“Don’t talk nonsense, Juan. I want to know how he came to tell Pedro that he would whip him.”
“He came up to the piazza when he had broken the heart of that other devil, the man-killer, and Pedro was sitting there. Then Pedro told him that he was the one who had shot at him, but he only laughed. He always laughs, this fiend. He knew it already, just as he knows everything. Then it was he said he had saved the boy to whip him.”
“And that is all?”
“Por Dios—all” shrugged the lad.
“Are there others beside you that believe this nonsense about the American being in league with evil?”
“It is not nonsense, senorita, begging your pardon,” protested Juan earnestly. “And Ferdinand and Pablo and Sebastian, they all believe it.”
Valencia knew this complicated the situation. These simple peons would do, under the impulsion of blind bigotry, what they would hesitate to do otherwise. Let them think him a devil, and they would stick at nothing to remove him.
Her first thought was that she must keep informed of the movements of her people. Otherwise she would not be able to frustrate them.
“Juan, if this man is really what you think, he will work magic to destroy those who oppose him. It will not be safe for any of my people to set themselves against him. I know a better way to attack him. I want to talk with Pablo and Sebastian. You must work with me. If they try to do anything, let me know at once; otherwise they will be in great danger. Do you understand?”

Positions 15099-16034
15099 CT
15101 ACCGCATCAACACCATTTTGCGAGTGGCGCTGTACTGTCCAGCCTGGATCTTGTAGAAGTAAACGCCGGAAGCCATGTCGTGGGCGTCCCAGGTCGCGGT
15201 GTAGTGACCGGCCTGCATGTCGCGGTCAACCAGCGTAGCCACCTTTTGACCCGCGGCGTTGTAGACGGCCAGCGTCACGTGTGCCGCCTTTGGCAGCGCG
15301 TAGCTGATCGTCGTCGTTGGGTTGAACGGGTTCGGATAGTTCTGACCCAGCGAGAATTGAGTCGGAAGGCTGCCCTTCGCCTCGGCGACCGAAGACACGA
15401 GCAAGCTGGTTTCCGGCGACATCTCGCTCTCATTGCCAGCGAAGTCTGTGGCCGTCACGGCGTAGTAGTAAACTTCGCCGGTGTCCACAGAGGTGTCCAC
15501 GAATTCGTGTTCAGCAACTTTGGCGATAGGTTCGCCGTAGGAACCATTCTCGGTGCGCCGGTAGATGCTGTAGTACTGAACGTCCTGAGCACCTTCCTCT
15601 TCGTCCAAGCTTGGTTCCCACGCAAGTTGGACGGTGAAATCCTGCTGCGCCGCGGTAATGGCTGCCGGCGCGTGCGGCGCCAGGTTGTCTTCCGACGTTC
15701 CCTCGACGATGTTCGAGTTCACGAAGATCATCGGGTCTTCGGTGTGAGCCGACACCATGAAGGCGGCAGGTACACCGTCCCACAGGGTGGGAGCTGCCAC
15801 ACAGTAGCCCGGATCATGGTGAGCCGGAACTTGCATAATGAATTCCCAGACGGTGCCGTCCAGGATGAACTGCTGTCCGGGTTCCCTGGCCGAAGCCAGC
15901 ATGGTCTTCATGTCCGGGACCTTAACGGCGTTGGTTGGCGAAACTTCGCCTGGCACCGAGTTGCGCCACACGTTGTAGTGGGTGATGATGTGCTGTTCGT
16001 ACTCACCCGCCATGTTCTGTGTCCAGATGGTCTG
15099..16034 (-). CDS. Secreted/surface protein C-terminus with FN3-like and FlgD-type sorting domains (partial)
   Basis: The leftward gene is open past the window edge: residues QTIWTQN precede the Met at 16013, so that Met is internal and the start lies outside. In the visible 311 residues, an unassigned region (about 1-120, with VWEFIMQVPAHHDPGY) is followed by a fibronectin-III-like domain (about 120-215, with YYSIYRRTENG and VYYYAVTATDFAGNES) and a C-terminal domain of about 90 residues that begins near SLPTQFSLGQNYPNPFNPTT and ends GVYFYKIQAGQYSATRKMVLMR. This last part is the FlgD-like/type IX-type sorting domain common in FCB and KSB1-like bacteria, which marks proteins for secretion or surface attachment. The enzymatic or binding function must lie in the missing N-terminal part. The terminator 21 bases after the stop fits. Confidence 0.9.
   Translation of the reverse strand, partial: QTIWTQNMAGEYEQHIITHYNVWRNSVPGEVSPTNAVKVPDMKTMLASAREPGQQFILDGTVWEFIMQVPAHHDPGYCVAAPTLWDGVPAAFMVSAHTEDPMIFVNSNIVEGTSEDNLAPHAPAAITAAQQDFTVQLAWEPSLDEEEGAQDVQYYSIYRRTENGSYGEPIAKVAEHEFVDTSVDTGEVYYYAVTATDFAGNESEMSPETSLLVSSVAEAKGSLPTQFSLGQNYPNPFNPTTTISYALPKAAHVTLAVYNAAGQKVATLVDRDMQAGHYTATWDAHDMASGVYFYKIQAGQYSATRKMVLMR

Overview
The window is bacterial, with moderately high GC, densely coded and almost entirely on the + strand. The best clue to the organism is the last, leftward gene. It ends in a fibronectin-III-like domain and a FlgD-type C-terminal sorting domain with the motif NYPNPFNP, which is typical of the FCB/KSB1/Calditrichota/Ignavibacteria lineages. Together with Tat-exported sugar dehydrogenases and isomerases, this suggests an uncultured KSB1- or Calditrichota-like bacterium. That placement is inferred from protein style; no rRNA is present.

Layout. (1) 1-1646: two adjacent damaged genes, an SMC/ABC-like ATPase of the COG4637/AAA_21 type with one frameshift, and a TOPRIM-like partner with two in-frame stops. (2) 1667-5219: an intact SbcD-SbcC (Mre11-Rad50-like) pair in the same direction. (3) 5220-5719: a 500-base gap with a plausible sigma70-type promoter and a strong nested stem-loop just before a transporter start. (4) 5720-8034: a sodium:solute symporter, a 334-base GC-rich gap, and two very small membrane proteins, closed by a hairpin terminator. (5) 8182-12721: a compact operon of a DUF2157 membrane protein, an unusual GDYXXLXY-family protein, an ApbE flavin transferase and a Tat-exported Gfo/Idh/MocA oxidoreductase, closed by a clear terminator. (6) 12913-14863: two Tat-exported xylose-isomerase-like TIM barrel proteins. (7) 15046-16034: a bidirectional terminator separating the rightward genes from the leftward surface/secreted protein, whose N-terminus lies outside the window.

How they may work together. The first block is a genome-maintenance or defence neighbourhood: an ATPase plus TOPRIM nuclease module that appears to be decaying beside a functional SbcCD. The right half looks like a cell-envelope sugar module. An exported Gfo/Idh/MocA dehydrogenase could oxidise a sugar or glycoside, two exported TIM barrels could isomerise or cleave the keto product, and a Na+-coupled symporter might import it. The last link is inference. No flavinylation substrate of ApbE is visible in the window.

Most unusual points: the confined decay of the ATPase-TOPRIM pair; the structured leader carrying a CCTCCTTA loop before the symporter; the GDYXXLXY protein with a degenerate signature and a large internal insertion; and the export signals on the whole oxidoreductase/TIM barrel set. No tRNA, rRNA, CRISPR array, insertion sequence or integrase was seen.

“And will you let me know, quietly, without telling them?”
“That is good. Now, I know my Juan trusts and loves his mistress. You have done well. Go, now.”
From the point of view of her people the girl knew it was all settled. If the stranger whipped Pedro, the boy would kill him unless he used magic to prevent it. If he did use it, they must contrive to nullify his magic. There was, too, Don Manuel, who would surely strike soon, and however the encounter might terminate, it was a thing to dread miserably.
But, though her misery was acute, she was of a temperament too hopeful and impulsive to give up to despair so long as action was possible. While she did not yet know what she could do, she was not one to sit idle while events hurried to a crisis.
Meantime she had her majordomo order a horse saddled for her to ride over to Corbett’s for the mail.
MR. AINSA DELIVERS A MESSAGE
Back to Davis, who had stopped to tighten his saddle-girth, came Dick Gordon’s rather uncertain tenor in rollicking song:
“Bloomin’ idol made o’
Wot they called the Great Gawd Budd—
Plucky lot she cared for idols when I
Kissed ’er where she stud!”